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What is a typical day like for a forester and what do they do?

Here at WFE, we like to think of professional forestry as "gray-collar" work.  Despite appearances, most of the planning or data evaluation happens behind a desk or during meetings with clients.  Numerous hours are spent drafting contracts, sending letters, and making phone calls. This is the part where a forester stays clean. However, a white shirt would get awfully dirty eventually, because the vital information needed to make decisions isn't collected in the office.  The balance of a forester's tasks are completed outdoors.  Many people envy a forester because they think we get to spend our days hiking through the woodlands.  While that scenario is sometimes true, there are many days that aren't so pleasant.  Almost every forester can tell dismal stories about cruising timber through endless swamps, impenetrable brambles, or three feet of snow.  Knocking on a stranger's door in the dark because your truck won't start can be a bit rattling to the nerves.  Then there are the tales of hundreds of seed-ticks, flocks of mosquitoes, hordes of deer flies, and giant wasps.  Summers are survived by hoping for cool creeks under shade trees while the winters are spent trying to hold a pencil with numb fingers.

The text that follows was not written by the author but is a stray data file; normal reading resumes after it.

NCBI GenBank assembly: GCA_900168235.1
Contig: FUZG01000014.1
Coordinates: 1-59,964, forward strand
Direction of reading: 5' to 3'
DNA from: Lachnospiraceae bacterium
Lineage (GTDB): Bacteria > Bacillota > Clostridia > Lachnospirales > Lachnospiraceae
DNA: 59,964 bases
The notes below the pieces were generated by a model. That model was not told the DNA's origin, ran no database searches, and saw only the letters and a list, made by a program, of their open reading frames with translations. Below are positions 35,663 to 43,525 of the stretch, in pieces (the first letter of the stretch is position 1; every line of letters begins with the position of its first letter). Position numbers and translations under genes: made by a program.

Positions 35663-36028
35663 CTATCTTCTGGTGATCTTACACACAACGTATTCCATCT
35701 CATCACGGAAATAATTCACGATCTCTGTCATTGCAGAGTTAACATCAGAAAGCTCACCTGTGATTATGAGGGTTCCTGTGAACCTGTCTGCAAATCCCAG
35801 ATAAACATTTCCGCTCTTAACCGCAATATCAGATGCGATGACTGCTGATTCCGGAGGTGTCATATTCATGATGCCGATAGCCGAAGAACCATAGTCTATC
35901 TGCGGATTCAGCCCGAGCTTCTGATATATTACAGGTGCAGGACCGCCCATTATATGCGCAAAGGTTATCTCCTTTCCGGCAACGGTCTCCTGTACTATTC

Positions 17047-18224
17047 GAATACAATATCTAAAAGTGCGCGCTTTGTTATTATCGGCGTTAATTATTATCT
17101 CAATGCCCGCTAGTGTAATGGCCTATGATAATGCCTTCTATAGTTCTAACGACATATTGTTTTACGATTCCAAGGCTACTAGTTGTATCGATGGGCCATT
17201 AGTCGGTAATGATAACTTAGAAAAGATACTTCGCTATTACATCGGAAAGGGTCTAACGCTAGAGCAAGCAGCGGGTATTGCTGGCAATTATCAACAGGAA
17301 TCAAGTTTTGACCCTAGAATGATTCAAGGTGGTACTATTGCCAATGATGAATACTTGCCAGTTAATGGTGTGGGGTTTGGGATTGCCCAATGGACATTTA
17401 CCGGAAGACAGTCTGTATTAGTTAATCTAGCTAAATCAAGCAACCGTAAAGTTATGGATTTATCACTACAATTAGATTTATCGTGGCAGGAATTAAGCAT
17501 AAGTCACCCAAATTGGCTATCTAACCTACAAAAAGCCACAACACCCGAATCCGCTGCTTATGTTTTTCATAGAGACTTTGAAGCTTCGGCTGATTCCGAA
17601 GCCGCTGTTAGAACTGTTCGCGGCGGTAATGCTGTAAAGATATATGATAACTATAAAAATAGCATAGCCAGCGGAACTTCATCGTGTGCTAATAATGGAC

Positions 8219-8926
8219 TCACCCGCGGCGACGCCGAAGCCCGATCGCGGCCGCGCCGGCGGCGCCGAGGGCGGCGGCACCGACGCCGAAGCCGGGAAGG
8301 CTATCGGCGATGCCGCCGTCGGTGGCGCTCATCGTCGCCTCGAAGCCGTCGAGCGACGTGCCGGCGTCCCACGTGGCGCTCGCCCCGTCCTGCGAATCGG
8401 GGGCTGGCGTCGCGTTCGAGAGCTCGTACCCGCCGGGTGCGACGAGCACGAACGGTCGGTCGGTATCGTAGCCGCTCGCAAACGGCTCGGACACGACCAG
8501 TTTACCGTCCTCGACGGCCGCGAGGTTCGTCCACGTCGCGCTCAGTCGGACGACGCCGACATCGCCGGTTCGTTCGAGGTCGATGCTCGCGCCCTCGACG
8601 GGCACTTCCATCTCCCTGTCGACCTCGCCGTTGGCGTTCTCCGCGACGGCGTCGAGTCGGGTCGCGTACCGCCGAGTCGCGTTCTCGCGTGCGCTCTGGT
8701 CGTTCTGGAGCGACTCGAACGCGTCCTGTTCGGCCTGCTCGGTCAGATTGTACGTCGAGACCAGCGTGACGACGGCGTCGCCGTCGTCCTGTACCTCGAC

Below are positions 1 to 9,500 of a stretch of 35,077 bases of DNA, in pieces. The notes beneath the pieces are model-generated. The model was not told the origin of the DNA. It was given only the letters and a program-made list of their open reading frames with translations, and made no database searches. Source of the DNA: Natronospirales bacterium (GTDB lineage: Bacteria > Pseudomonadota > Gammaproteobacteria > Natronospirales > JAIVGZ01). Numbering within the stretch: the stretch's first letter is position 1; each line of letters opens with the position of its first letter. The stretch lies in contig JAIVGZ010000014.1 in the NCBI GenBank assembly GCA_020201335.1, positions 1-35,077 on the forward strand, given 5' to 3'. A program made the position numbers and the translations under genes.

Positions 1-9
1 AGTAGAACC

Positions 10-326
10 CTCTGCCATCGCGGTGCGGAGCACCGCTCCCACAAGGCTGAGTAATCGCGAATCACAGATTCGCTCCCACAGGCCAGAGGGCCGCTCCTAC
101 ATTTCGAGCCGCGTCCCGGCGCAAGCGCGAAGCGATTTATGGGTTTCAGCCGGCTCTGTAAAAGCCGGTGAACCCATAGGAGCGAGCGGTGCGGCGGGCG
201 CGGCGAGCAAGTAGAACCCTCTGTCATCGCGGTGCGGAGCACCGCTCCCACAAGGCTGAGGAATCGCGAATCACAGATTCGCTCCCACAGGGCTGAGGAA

However, before you think that a being a forester is nothing but office work and horrible field days, there are a lot of perks.  The best thing about being a forester is the people that we meet.  Most of our clients share our interests, so many days have ended with long conversations about life, fishing, and old chainsaws.  Over time, you get to see the true meaning of pride, as family farms are passed to the next generation.  Then there are the rare moments that burn into memories. Like seeing an active hummingbird nest or finding a rare plant that blooms for only a day.  The splendor of walking through a 150 year old oak forest reminds us just how small we are. 
So, while this job isn't for everyone, we're glad it is ours.  We look forward to meeting you.